Wednesday, December 24, 2008

Seasons Greetings

Happy Holidays to everyone! If you are traveling, hope you have a safe and hassle-free trip, especially if you're in the areas affected by the nasty weather here in the US. With the new administration about to take office, let's hope that 2009 will be a better year for physical science funding even with the current economic problems.

If you are not going to celebrate the season for to religious reasons, then maybe you could celebrate it as part of the 10 Days of Newton. Isaac Newton was thought to have been born on Christmas Day under the Julian calendar.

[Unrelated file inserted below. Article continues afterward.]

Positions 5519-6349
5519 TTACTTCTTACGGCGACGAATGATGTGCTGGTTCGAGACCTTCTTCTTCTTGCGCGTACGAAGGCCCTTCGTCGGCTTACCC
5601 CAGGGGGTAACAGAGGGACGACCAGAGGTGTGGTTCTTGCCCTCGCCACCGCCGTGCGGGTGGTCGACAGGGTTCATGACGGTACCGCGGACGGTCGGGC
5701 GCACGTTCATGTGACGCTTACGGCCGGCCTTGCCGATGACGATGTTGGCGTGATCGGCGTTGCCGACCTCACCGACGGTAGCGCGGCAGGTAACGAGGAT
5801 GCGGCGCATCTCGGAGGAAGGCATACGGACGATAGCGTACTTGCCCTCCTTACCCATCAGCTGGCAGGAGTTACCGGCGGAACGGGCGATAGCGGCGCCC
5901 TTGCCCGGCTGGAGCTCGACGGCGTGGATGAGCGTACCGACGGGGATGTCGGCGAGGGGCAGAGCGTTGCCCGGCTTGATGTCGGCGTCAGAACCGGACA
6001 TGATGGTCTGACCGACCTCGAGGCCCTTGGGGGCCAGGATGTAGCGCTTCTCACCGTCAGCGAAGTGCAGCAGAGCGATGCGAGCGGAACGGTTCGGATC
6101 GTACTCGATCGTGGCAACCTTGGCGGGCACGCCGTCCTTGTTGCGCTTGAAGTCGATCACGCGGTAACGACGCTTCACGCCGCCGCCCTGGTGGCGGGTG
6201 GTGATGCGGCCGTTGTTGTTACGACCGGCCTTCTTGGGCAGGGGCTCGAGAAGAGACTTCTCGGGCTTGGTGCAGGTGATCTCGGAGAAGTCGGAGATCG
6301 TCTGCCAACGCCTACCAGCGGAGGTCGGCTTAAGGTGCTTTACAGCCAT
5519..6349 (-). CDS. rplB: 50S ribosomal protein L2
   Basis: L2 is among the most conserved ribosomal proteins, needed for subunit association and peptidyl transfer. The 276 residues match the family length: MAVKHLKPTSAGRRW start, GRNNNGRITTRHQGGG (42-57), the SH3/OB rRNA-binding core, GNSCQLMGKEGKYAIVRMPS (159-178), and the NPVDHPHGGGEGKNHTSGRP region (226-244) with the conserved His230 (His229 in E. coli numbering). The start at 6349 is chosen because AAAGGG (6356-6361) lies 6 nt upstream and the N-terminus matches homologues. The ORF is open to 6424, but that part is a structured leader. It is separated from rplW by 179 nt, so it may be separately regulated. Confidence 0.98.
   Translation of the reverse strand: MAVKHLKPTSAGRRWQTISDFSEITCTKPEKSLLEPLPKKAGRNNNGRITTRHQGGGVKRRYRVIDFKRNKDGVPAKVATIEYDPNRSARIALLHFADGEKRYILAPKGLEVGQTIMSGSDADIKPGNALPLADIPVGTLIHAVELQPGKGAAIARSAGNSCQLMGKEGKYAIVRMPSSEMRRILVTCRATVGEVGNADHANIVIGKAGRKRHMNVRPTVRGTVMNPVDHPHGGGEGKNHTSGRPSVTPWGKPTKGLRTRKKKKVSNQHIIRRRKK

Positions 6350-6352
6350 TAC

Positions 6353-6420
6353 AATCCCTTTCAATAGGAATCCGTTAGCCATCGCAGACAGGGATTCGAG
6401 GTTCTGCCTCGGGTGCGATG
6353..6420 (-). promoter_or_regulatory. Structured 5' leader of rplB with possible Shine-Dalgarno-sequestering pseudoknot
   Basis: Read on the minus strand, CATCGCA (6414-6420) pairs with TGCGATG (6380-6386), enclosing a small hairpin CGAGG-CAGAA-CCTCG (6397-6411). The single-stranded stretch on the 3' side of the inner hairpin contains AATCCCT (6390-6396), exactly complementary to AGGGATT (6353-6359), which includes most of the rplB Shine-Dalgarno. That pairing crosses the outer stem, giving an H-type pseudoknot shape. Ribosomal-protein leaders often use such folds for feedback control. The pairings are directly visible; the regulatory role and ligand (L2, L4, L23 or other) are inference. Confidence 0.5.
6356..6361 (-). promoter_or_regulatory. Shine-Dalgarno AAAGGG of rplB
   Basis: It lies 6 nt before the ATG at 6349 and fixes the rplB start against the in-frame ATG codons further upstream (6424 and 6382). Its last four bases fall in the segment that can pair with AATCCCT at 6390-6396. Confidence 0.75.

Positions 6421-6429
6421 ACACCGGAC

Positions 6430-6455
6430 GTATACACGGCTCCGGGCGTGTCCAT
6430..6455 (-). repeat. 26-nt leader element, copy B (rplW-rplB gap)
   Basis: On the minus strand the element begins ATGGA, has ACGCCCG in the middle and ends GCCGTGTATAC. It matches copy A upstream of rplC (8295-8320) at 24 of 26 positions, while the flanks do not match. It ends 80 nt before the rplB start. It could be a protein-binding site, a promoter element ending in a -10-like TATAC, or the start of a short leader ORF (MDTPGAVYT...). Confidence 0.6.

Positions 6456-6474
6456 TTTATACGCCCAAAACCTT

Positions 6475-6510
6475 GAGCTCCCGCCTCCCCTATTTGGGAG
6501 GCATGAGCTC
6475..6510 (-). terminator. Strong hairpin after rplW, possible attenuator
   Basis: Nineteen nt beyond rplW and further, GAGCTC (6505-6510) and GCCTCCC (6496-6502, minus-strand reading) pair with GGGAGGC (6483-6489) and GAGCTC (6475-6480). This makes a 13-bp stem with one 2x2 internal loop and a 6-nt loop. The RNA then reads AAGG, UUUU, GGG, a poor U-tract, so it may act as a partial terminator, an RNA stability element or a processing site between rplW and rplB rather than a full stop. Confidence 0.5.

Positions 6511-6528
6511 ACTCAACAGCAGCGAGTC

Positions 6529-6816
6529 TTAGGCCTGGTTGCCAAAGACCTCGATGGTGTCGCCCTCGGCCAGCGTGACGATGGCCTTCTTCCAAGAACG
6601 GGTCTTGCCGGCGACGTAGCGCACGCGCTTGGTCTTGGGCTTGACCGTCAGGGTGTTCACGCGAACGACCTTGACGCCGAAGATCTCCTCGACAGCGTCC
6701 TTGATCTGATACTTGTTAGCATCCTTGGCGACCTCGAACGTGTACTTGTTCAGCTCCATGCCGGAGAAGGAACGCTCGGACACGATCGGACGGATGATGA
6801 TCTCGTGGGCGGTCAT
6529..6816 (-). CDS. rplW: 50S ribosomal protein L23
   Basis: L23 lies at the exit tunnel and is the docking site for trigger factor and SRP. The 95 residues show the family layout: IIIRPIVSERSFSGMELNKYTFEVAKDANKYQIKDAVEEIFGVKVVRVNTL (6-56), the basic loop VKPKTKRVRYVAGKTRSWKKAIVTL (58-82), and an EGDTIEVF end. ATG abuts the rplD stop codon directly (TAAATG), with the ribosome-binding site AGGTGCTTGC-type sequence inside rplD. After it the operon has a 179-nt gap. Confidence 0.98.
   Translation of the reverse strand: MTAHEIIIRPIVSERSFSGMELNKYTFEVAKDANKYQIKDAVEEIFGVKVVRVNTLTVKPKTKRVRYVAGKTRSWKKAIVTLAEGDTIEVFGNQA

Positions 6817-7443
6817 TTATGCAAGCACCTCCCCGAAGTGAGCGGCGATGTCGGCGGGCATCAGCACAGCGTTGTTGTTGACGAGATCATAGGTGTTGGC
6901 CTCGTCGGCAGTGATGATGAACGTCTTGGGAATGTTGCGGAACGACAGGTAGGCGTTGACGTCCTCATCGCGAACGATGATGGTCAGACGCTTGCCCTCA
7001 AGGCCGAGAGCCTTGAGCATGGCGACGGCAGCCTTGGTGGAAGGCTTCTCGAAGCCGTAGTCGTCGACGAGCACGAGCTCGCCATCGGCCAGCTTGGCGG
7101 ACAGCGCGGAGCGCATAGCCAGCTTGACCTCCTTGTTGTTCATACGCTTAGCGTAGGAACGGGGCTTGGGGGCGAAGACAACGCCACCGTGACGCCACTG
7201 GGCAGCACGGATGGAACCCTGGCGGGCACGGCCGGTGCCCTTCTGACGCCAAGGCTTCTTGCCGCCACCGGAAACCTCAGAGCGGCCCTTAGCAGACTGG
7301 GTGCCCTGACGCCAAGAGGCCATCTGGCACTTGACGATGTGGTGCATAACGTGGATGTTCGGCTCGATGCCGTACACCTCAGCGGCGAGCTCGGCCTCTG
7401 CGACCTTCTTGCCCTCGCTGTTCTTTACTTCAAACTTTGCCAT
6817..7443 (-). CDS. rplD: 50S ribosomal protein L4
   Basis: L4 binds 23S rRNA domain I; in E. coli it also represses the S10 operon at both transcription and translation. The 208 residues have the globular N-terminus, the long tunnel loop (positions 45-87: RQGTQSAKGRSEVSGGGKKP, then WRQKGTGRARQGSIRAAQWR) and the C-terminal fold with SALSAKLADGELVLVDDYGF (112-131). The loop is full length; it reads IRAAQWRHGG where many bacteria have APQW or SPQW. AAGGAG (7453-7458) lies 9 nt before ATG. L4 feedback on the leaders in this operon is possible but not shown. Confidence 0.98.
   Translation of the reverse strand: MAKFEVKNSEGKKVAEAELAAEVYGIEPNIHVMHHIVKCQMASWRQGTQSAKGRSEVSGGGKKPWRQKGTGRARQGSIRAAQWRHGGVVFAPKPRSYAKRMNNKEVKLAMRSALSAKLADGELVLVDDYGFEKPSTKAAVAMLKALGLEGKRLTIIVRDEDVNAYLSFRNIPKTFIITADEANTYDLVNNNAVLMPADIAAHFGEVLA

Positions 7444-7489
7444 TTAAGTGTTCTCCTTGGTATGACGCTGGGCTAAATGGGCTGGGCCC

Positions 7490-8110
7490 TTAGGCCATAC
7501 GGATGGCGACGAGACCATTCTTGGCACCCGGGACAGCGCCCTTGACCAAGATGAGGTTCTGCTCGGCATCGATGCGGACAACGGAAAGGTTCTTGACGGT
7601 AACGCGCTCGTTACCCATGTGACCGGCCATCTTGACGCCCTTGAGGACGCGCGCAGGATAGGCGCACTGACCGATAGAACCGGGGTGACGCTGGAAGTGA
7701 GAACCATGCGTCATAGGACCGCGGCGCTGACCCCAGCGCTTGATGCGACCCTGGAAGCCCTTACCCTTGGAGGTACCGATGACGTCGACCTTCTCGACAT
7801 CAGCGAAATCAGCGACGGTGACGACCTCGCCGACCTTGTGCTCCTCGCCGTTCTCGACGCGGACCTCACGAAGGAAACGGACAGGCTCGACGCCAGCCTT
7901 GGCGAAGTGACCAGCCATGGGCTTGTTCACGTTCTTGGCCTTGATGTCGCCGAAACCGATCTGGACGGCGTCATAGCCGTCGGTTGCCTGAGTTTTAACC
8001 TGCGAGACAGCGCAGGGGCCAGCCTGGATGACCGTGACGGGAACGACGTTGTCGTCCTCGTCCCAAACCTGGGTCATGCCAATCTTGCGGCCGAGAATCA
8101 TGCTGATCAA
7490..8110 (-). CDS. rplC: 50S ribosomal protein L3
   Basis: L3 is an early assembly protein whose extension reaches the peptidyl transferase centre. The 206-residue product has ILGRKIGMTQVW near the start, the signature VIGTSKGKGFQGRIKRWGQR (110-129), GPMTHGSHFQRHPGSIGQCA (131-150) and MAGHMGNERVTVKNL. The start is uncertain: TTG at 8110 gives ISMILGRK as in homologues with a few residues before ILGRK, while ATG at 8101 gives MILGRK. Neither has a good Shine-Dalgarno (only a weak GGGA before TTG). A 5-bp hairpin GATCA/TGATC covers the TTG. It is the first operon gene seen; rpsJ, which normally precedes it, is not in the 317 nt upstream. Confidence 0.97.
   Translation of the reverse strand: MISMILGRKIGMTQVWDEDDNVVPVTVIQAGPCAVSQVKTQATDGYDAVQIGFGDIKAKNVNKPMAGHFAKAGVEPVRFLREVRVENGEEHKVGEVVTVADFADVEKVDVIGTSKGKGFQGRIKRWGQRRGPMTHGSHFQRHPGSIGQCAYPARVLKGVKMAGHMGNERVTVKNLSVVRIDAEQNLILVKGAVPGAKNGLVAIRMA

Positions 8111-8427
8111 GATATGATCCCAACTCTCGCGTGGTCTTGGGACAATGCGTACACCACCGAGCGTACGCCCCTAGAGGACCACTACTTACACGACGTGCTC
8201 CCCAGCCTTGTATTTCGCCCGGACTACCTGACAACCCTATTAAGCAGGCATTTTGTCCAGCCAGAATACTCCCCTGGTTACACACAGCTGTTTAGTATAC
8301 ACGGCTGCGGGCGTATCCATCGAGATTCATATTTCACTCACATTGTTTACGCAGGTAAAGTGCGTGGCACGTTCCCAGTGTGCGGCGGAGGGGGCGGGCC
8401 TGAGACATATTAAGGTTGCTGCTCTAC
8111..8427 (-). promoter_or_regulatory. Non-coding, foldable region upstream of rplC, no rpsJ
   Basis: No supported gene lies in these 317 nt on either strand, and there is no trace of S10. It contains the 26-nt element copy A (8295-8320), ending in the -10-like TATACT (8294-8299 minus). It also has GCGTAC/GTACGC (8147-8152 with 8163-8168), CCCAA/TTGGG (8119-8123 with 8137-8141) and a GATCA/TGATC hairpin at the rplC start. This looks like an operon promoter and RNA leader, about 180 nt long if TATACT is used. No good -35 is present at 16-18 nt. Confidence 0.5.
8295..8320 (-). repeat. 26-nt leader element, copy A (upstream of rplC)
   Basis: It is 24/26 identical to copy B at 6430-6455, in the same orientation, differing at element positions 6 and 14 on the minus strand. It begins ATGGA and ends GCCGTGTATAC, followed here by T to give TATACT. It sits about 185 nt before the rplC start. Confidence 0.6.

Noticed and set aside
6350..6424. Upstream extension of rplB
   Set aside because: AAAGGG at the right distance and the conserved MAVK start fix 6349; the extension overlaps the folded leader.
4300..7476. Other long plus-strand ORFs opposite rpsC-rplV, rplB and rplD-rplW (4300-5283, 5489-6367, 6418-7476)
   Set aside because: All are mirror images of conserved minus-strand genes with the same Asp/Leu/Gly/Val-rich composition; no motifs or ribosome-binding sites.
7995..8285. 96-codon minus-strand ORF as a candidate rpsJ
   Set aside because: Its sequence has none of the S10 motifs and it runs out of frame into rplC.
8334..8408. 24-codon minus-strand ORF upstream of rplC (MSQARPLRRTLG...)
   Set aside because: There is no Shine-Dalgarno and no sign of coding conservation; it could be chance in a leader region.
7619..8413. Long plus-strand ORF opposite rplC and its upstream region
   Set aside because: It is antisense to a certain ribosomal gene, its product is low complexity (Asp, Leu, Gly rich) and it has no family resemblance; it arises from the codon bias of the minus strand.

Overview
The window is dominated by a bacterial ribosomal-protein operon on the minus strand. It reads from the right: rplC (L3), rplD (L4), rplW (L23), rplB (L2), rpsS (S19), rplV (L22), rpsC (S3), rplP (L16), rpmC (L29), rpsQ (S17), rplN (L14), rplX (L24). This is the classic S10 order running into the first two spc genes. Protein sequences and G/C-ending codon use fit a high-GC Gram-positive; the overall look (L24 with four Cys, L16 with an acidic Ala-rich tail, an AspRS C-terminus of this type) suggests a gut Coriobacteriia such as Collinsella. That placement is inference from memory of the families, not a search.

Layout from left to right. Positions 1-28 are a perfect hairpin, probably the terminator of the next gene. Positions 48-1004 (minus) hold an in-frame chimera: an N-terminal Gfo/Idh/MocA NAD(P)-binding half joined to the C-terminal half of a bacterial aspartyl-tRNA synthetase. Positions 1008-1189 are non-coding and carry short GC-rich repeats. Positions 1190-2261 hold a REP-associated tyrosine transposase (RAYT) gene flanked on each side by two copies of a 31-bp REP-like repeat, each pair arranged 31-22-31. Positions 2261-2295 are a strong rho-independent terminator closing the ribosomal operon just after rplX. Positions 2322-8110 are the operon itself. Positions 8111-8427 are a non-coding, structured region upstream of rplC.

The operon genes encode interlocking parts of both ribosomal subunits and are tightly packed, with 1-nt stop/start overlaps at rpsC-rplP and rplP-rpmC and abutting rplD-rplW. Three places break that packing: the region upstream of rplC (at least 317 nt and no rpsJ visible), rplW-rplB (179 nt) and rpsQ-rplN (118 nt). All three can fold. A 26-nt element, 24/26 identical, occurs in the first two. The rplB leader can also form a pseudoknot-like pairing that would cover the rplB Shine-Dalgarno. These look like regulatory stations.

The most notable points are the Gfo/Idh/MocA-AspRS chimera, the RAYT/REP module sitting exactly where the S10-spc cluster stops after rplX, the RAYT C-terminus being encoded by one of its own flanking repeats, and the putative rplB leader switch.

All very jolly — but then, ’tis the season. Yet things are not so simple. It turns out that the date of Newton’s birthday is a little contentious. Newton was born in England on Christmas Day 1642 according to the Julian calendar — the calendar in use in England at the time. But by the 1640s, much of the rest of Europe was using the Gregorian calendar (the one in general use today); according to this calendar, Newton was born on Jan. 4, 1643.

Rather than bickering about whether Dec. 25 or Jan. 4 is the better date to observe Newton’s Birthday, I think we should embrace the discrepancy and have an extended festival. After all, the festival of Christmas properly continues for a further 12 days, until the feast of the Epiphany on Jan. 6. So the festival of Newton could begin on Christmas Day and then continue for an extra 10 days, representing the interval between the calendars.

So maybe we can add another "holiday" to this time of the year. :)


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